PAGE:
The eighth day of my epic trip through Kerala, India began in the state’s commercial hub, Kochi! There, my boy Ebbin and I visited the historic Fort Kochi and went on an amazing Indian food tour, where we had everything from John Abraham eggs to masala seafood and visited some attractions in Kerala, India. Come along with us as I continue exploring the city of Kochi!
We left the Coral Isle Hotel early so we could head across the water to Fort Kochi, which is where the city was first founded in the early 1500s by the Portuguese. There are tons of historical Portuguese and Dutch buildings there, as well as churches and a lot more! While you can go the long way to get there, we decided to take the ferry, which is much quicker.
It cost us 65 rupees/$0.85 USD to take the car onto the jam-packed ferry, where there were also lots of other cars, trucks, tuk tuks, and bikers. It took about 3 minutes for us to get there, as opposed to 45 minutes to drive there.
Fort Kochi felt like a European town, but in the tropics. It reminded me of a lot of places I’d visited in the Caribbean. The architecture was beautiful and there were lots of small, short buildings. To the right was the Arabian Sea, where there were lots of fishermen and huge Chinese fishing nets. There was a strong, fishy smell in the air!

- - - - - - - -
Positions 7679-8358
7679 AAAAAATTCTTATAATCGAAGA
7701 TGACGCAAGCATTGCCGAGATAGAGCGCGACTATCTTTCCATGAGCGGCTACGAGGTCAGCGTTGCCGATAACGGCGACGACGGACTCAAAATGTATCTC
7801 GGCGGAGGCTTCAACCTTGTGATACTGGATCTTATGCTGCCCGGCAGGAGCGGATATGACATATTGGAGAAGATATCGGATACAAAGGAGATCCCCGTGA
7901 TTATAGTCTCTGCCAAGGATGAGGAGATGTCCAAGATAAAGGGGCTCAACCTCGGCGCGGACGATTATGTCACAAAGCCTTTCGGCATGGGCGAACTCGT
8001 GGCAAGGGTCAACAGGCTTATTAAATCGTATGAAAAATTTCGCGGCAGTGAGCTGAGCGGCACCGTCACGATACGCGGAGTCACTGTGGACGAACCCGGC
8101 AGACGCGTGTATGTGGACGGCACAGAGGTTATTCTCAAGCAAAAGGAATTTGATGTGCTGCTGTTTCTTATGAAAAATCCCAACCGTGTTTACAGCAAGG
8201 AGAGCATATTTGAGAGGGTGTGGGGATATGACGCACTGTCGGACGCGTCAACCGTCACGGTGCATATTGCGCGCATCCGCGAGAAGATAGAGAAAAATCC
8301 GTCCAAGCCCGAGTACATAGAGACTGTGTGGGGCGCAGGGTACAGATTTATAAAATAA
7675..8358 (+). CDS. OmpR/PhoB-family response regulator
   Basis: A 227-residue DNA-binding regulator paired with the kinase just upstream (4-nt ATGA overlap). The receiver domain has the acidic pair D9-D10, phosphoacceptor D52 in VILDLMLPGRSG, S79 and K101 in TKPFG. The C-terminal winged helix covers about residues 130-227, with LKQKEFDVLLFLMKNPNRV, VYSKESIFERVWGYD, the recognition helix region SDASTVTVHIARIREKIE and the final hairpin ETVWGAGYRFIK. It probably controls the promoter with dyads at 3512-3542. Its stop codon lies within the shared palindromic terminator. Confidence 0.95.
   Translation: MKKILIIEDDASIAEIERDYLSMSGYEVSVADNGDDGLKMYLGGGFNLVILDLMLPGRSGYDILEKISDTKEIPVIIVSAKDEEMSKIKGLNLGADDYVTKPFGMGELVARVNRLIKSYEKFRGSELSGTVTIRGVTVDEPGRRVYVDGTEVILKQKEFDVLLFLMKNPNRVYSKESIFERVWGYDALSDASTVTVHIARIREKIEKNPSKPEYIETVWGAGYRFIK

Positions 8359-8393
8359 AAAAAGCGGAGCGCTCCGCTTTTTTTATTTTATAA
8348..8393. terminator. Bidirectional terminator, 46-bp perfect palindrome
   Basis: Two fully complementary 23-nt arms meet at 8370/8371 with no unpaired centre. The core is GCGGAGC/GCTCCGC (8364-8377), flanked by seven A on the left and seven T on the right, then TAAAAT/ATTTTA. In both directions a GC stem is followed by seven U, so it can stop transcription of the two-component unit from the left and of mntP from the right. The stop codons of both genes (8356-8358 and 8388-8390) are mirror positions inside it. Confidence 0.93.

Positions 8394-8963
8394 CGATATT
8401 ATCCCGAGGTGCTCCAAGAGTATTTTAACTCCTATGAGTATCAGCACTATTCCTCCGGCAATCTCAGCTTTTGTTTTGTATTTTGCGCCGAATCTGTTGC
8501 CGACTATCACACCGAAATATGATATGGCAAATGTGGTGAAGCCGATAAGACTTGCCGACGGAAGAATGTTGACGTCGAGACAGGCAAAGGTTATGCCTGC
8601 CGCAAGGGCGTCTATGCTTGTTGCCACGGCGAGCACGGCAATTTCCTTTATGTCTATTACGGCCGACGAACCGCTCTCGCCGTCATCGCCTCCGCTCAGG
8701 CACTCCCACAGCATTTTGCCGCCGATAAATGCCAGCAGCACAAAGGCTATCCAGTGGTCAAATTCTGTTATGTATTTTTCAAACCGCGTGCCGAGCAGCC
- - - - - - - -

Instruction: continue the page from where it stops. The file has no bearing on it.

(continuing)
We got out of the car and passed through a mini park with lots of vendors selling things like hats. On the other side is the fishermen’s beach, where they pull in their casting nets. I could see fish, prawns, and crabs. There were also fishermen in the water.
The famous Chinese fishing nets are huge. If you want, you can cast one yourself for 500 rupees/$6.56 USD. You have to ask permission from the fishermen to explore the piers. They’re wooden and uneven, but cool to explore!
The fishermen here have been fishing here for centuries. It’s such an authentic area of the city. As we continued on, we passed vendors selling crafts like jewelry, watches, musical instruments, and elephant masks. Then, we arrived at a fish market, where we could buy a fish and get someone to cook it up for us. They had red snapper, king fish, grouper, barracuda, tuna, and more. They auction fish off here. I watched someone get the highest bid!
I was getting so hungry, so we headed to get some breakfast. On the way, we stopped at St. Francis Church, one of the oldest churches in India. It was founded in 1503, the same year Fort Kochi was founded. It’s so famous because the Portuguese explorer Vasco de Gama came here on his third trip to India and died in 1524. His remains were buried inside the church, but they were moved back to Lisbon 12 years later. The church is also known as Vasco de Gama Church! The church itself was renovated in 1779.
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Then, we passed a Dutch cemetery, one of the oldest European cemeteries in India. From there, we started our Fort Kochi Indian food tour at Kashi Art Café, one of the best places in the city to eat food. It’s more continental British and European café food. Right inside is a gallery with lots of paintings. Further on is where they serve drinks like coffee and fruit juices, and past that is an open-air café area. We sat at the end of the dining area, where there was more artwork along the walls.